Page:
Wednesday, January 28, 2009

discomforting memories

Today I've been wearing a holter monitor, which is basically a portable EKG device that I've got to carry around like a fannypack with wires leading to electrodes that are stuck to my chest. It's not terribly inconvenient, and it's mostly a precautionary measure (I had some heart issues as a child, had a few palpitations in the fall, things are being ruled out), so it's not particularly scary or stressful, but it's been making me pretty uncomfortable all day and I think I've finally figured out why.

It reminds me strongly of having my chest surgery back in 2006, when I had the same feelings of caution, of having medical tape on my chest, and a limited range of motion and mobility, and having to be careful about how I lie down, and how I snuggle up to my partner. It's a funny reminder that having chest surgery was a simultaneously traumatic and euphoric experience for me. In the abstract, it was the pinnacle of happy times. I don't know that there's been anything else in my life that I've focused on so intently as I did in the months leading up to that surgery. It certainly has been the most expensive thing I've ever done, second only to my college tuition. It was something I desperately wanted, hoped for, counted down to...and then something that (I now realize) I basically hated while I was going through it.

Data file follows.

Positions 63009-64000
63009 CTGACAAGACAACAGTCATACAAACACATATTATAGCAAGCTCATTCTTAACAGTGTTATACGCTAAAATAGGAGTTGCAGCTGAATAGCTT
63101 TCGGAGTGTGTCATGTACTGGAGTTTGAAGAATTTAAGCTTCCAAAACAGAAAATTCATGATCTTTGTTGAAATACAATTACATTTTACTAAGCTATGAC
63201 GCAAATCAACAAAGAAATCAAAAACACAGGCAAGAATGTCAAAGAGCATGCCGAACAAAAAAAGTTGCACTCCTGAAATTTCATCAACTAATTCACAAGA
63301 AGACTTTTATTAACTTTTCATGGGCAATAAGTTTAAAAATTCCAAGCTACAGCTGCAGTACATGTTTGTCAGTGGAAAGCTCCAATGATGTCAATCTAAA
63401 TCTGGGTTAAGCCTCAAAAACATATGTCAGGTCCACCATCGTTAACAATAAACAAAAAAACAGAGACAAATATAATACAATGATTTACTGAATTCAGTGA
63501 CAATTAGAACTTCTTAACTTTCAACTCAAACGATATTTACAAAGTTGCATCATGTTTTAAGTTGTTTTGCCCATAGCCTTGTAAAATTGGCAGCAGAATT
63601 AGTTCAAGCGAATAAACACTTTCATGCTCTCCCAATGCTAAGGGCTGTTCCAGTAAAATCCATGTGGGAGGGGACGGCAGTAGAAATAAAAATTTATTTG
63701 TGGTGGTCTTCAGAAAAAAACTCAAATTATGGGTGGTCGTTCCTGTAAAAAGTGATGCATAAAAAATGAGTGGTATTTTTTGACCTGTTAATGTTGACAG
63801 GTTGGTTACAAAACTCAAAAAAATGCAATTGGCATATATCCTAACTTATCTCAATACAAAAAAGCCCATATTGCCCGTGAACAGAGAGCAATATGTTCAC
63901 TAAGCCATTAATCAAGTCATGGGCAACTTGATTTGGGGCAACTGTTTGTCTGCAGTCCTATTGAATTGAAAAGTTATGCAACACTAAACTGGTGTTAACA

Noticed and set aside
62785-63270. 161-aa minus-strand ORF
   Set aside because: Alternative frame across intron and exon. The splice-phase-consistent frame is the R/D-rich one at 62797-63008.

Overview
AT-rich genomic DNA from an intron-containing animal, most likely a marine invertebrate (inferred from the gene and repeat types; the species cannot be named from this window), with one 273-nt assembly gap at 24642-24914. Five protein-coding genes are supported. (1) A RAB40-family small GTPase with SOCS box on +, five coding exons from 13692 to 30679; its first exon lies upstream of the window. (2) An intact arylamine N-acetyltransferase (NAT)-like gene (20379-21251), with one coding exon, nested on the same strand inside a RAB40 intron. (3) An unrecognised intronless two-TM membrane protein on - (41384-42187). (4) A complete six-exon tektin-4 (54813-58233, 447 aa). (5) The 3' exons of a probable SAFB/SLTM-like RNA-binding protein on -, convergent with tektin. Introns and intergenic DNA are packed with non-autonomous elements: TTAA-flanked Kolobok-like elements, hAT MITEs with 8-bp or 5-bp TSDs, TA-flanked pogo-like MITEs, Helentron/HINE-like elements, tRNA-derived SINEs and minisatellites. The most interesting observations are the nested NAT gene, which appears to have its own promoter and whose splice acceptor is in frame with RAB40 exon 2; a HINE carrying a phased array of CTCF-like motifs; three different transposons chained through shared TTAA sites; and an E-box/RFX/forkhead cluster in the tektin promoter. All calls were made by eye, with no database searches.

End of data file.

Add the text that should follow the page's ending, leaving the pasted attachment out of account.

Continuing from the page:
I was physically uncomfortable, scared of what my results were going to be, mourning the loss of my nipple sensation, feeling guilty about being such a burden (financial and otherwise) on my family, and feeling vulnerable in just about every sense. It basically sucked! I was happy and delighted on an abstract level, and then miserable and resentful on an immediate level. I resented that I had to have surgery at all, that putting myself through such an ordeal was (as my doctor would later write in a testimonial letter) "necessary for me to lead a normal life."

And of course, a month after the surgery, when my wounds were well on their way to healing and I could move around again and see my newly flat chest, the resentment faded and paled before the significance of my triumph. But wearing these electrodes taped to my chest all day reminds me of what a slog it was during those weeks. And if I recall from my many painful interactions with medical tape while keeping my nipples properly moistened and bandaged post-surgery, sticky tape and my chest do not get along! I'm a little concerned about how many chest hairs I'm going to lose to these bits of tape tomorrow morning...